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Olive Ridley turtles arrive for nesting in Odisha

Around 2,000 turtles had turned up to lay eggs, with the numbers increasing in the next two weeks

Olive Ridley turtles nest at Odisha's Gahirmatha beach, known to be world's largest-known nesting ground. (Wikimedia Commons/Claudio Giovenzana (longwalk.it))

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The Olive Ridley turtles have returned to their nesting site at Gahirmatha beach in Odisha. The annual mass nesting began on Tuesday night in Nasi-2 beach of the Gahirmatha nesting ground.

The endangered female turtles annually travel to the beach in Kendrapara district, considered world's largest known rookery of these species, to lay eggs. This phenomenon is called 'arribada', a spanish term, which describes the unique natural heritage of millions of these marine species converging on the nesting ground for laying eggs.

While the number of female turtles was lower than previous years, a larger turnout is expected in the coming days, said Debashis Bhoi, the forest range officer of Gahirmatha forest range. The officials are yet to count the number of nests dug by the turtles so far. However, around 2,000 turtles had turned up to lay eggs till now, and the mass nesting is likely to continue for at least 10 days.

"The presence of forest personnel on the nesting ground did not bother the turtles as they maintained a distance from the animals. Emphasis is on providing privacy to the marine animals during the egg-laying process. On their seaward journey, they moved past the forest guards at hand-shaking distance", said the officials, who witnessed mass nesting.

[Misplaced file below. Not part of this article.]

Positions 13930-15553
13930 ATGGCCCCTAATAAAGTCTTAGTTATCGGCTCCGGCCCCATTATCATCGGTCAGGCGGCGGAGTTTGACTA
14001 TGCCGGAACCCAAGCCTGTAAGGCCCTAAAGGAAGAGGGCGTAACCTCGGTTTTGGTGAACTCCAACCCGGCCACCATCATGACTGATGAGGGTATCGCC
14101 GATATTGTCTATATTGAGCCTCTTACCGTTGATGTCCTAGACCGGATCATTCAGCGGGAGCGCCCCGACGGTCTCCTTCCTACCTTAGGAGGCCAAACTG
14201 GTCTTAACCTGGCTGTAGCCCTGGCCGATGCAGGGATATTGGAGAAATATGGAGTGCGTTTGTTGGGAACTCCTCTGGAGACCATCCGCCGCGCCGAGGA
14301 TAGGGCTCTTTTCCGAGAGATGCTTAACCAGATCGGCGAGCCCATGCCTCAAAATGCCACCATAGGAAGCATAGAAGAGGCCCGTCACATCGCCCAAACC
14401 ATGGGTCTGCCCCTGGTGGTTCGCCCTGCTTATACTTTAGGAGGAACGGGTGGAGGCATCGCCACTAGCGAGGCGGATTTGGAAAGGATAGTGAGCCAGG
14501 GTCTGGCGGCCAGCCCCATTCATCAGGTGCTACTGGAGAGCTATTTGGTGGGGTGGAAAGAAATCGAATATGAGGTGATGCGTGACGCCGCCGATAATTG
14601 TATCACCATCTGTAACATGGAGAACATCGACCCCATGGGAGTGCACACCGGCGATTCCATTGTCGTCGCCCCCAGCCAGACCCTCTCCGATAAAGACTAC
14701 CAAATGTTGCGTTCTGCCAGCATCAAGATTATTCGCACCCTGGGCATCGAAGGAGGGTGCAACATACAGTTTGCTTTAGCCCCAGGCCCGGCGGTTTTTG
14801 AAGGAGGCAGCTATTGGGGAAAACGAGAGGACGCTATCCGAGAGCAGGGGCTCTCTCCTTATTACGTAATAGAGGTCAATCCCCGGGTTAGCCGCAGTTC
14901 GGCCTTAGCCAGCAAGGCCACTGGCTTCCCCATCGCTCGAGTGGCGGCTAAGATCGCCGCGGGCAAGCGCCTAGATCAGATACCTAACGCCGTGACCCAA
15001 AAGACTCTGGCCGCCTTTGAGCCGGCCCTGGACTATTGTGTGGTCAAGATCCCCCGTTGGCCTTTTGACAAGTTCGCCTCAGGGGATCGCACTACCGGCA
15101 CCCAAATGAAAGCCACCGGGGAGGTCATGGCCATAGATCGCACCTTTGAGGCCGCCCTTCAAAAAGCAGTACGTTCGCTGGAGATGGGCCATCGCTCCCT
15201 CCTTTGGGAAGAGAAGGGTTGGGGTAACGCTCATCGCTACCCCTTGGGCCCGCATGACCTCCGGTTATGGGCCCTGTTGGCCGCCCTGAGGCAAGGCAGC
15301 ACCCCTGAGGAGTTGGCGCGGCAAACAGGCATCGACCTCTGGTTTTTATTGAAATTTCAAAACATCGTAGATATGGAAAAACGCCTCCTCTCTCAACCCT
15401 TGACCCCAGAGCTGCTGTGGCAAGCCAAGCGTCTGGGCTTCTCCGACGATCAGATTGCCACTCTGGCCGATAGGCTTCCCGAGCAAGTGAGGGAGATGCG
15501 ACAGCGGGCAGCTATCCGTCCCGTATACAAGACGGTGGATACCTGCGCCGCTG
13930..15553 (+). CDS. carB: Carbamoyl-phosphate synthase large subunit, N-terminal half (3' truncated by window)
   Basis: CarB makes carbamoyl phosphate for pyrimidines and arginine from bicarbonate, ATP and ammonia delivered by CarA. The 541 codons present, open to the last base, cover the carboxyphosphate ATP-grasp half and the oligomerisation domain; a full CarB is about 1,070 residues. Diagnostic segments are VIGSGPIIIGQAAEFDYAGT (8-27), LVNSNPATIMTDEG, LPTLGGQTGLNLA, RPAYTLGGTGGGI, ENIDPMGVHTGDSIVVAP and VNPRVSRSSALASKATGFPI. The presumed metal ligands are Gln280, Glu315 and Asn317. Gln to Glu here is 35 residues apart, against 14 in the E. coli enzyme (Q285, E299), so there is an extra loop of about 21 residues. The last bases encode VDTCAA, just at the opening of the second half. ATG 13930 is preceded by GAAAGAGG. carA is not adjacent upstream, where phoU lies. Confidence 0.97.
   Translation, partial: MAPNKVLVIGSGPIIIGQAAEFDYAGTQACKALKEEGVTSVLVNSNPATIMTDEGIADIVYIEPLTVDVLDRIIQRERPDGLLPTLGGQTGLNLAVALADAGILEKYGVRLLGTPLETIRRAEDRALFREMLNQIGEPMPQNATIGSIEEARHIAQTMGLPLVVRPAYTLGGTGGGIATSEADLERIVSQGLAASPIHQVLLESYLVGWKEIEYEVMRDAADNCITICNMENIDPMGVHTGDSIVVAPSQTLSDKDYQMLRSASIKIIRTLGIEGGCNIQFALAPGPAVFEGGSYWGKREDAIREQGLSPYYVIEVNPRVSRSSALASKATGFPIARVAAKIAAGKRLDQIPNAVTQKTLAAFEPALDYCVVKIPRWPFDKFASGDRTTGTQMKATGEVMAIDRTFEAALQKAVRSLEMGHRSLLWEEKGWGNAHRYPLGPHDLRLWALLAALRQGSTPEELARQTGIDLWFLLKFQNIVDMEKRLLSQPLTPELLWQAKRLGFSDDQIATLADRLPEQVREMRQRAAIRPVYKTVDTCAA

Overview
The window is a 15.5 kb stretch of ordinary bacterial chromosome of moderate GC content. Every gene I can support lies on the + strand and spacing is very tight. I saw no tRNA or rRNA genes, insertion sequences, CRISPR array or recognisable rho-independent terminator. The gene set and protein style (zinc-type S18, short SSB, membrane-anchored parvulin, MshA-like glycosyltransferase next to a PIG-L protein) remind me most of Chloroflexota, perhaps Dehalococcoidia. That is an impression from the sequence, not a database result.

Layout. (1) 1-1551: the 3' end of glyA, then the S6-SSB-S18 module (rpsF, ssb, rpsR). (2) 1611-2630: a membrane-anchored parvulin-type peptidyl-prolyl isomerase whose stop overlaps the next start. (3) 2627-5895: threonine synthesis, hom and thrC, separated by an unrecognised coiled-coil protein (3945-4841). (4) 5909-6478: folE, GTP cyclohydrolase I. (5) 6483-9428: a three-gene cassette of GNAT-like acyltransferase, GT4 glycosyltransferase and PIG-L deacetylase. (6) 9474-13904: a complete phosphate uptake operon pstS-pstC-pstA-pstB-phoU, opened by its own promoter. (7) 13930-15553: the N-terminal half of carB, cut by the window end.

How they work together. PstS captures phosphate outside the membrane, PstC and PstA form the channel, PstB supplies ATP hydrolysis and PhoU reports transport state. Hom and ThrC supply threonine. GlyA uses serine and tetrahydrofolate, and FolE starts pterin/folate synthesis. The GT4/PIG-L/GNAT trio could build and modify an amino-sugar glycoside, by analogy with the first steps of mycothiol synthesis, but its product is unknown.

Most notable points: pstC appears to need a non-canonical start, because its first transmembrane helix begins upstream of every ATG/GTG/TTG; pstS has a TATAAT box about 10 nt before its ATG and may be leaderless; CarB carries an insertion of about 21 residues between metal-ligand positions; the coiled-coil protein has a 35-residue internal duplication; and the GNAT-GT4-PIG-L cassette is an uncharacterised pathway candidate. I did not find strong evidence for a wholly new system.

In 2019-20 nesting season, around 7.3 lakh Olive Ridley turtles had turned up for mass nesting in Odisha, of which 4.50 lakh turtles laid eggs in Gahirmatha beach alone. "We are expecting this year's mass nesting figure to get better than last year's," the official said. Apart from Gahirmatha, the turtles also nest at Rushikulya river mouth and Devi river mouth for mass nesting.

The forest department is now prioritising the safety of turtles' nests by installing a 600 metre net barricade along the casiruanna forest cover that is close to nesting ground. They are also keeping a round-the-clock vigil to keep the predators like jackals, hyena and wild dogs at bay, Bhoi said.

Every year, the female turtles instinctively reach the same beaches they have laid nest in earlier. After laying eggs, the turtles leave the nesting ground. Hatchlings emerge from these eggs after 45-60 days. An Olive Ridley turtle usually lays about 120 to 150 eggs. Gahirmatha beach, which is off the Bay of Bengal, is incidentally acclaimed as world's largest-known nesting ground of these animals.

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